Dealing With Independently Contracted Drivers In Accidents

To meet the demands of holiday shoppers throughout the country, online retailers are now relying on independent drivers to tackle their deliveries. With strict timetables to follow and ambitious goals to make, it doesn't take much for a potentially overstressed or exhausted driver to make a dangerous mistake that results in a serious accident.

If you're injured in an accident involving an independently contracted driver, the process of seeking fair compensation for your injuries and damages can be an uphill battle. The following provides an in-depth explanation of how a driver's status as an independent contractor can affect your injury claim.

Why Companies Use Independent Contractors

For major online retailers, maintaining a ready fleet of trucks and drivers can be a logistical nightmare of epic proportions. Even relying on seasoned parcel delivery services can take away from a retailer's bottom line. As a result, online retailers are turning to third-party delivery services or directly hiring independent drivers to handle last-mile deliveries.

Drivers hired as independent contractors work under a different set of rules—drivers can set their own hours and take on as much work as they see fit. Unlike employees, however, independent contractors can't take advantage of a company's job benefits or health insurance coverage. Independent drivers are also required to supply their own vehicles, in most cases, and to pay for their own vehicle liability insurance.

For online retailers, hiring independent drivers offers yet another way to reduce costs that would otherwise eat into their bottom line. For anyone involved in an accident with an independent driver, it could represent a stumbling block when it comes to getting compensation for medical expenses and other damages.

How It Affects Your Ability to Recover Damages

Under the legal doctrine respondeat superior, employers are held liable for the actions of their employees committed during their employment. Since independent contractors aren't subject to the traditional employer-employee relationship, employers cannot be directly held responsible for any damages or injuries caused by independent contractors.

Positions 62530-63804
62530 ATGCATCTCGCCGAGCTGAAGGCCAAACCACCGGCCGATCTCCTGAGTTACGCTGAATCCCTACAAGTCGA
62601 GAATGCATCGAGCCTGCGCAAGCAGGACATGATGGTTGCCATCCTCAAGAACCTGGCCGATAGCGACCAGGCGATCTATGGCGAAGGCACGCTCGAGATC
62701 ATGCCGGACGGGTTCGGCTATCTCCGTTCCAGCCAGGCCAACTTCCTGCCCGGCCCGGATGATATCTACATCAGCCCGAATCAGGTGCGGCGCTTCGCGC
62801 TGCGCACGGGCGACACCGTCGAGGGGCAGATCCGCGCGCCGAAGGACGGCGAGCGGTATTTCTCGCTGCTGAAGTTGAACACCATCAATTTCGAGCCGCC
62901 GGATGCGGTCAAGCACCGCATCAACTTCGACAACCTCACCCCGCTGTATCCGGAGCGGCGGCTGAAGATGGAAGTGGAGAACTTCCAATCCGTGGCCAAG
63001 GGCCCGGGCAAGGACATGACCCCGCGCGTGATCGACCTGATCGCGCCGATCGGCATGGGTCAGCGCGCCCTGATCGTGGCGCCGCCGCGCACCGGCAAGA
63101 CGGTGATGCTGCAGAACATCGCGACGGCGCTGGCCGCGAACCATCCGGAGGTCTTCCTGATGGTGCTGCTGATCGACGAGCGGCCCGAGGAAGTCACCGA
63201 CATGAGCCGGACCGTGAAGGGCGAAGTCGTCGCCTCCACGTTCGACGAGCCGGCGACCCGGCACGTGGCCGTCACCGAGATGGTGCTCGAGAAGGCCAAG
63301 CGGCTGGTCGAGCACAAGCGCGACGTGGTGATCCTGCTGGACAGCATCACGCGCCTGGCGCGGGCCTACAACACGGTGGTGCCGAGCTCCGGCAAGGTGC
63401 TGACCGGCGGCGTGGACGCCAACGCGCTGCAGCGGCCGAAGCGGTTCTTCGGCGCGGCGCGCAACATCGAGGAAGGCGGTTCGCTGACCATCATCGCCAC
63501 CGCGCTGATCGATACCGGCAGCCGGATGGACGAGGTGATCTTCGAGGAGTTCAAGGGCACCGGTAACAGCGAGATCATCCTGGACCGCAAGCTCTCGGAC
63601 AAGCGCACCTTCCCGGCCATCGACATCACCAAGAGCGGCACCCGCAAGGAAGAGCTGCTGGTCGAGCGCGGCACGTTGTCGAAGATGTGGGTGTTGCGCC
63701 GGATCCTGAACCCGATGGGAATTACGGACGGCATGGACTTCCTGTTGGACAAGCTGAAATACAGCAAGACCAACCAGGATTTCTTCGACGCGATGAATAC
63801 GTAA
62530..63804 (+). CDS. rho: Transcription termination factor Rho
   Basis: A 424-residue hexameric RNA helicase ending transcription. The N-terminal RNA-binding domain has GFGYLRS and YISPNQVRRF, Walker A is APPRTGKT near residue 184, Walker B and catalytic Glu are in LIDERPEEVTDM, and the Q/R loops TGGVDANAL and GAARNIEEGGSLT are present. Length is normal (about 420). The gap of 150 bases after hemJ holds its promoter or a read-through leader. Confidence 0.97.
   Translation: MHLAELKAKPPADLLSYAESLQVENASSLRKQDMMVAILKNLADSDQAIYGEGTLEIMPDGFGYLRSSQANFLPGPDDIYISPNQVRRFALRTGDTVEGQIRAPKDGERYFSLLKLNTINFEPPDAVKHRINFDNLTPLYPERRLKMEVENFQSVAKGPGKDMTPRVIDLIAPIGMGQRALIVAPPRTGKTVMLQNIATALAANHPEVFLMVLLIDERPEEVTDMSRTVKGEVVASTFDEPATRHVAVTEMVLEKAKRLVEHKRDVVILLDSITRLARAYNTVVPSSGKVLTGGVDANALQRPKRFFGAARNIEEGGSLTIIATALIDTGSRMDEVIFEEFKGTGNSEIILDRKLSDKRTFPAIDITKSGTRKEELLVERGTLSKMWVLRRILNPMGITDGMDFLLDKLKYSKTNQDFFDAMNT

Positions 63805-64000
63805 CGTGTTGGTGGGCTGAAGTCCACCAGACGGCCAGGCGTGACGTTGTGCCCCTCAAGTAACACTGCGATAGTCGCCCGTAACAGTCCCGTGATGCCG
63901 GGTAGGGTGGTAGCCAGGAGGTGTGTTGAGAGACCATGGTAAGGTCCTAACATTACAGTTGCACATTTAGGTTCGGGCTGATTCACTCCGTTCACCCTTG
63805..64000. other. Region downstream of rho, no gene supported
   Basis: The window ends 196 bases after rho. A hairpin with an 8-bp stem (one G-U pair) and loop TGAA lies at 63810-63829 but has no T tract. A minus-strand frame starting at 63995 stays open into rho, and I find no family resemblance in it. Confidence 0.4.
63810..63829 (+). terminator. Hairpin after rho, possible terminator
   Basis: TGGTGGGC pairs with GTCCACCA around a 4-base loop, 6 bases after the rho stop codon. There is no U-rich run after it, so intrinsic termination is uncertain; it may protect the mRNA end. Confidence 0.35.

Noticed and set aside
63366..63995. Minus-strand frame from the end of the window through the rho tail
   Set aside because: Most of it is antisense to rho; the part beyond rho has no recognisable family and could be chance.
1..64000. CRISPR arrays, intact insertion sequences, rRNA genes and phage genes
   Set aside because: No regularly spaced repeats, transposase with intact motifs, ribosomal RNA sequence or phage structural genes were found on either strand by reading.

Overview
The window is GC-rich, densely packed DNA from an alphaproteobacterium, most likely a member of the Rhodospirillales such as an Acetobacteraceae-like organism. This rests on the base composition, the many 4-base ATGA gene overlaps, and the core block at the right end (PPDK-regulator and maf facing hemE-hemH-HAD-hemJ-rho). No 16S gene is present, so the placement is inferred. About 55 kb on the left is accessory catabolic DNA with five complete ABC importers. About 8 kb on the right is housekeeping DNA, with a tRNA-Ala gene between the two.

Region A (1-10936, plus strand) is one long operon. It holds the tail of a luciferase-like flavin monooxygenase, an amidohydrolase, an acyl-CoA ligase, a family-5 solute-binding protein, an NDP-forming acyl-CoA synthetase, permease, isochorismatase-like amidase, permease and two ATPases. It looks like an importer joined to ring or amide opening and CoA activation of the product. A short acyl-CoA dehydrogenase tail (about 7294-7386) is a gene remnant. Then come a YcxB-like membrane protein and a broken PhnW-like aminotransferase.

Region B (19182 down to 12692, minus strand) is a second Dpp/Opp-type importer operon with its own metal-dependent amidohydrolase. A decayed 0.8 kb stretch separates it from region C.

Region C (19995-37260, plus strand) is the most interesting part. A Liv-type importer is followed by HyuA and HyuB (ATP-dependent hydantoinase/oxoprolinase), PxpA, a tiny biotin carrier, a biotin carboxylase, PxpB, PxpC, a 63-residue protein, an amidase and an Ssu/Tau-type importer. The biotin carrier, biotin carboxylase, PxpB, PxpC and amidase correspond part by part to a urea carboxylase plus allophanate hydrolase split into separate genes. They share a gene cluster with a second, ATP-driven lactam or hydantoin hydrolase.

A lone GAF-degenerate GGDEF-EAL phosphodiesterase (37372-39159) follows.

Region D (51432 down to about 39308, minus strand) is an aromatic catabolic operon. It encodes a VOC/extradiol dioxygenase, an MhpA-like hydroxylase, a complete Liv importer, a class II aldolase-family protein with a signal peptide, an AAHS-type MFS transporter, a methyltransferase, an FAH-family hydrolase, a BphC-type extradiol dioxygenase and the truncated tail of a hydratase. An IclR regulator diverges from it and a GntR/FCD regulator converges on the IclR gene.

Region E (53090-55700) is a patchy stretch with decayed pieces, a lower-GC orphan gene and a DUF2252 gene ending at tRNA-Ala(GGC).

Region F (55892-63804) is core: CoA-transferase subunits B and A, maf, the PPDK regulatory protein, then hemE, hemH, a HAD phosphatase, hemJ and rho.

Despite keeping drivers under pressure to make timely deliveries, whether it's through tight deadlines or strict performance metrics, most retailers and delivery services don't consider themselves liable for whatever actions drivers take to meet their goals. According to legal doctrine, a delivery driver's status as an independent contractor gives these companies an out when it comes to accepting legal liability for a driver's reckless or negligent actions.

The above issues can make going after the retailer or delivery service exceptionally difficult, which leaves going after the driver a more sensible route. The problem is that recovery from most independent drivers may be limited due to the driver's minimal insurance coverage—if the driver is carrying insurance at all. The vast majority of personal insurance policies forbid using personal vehicles for commercial purposes, leading to canceled policies in the aftermath of an accident and greater difficulty in recovering damages.

How Companies Can Be Held Liable

There are a few narrow cases where a company may still be considered liable for the driver's actions, regardless of their status as an independent contractor:

  1. The accident falls under the "peculiar risk doctrine." According to this doctrine, companies can be held liable for injuries and damages caused by independent contractors performing inherently dangerous work in a negligent manner.
  2. The employer supplies a vehicle that's poorly maintained. Poor maintenance of an employer-supplied vehicle can easily become a factor in an accident. Since most independent contractors supply their own vehicles, this particular circumstance is uncommon.
  3. The driver is misclassified as an independent contractor. Some companies misclassify employees as independent contractors not only to reduce liability, but also to reduce their business expenses and tax obligations.

Contact a semi-truck accident lawyer to learn more.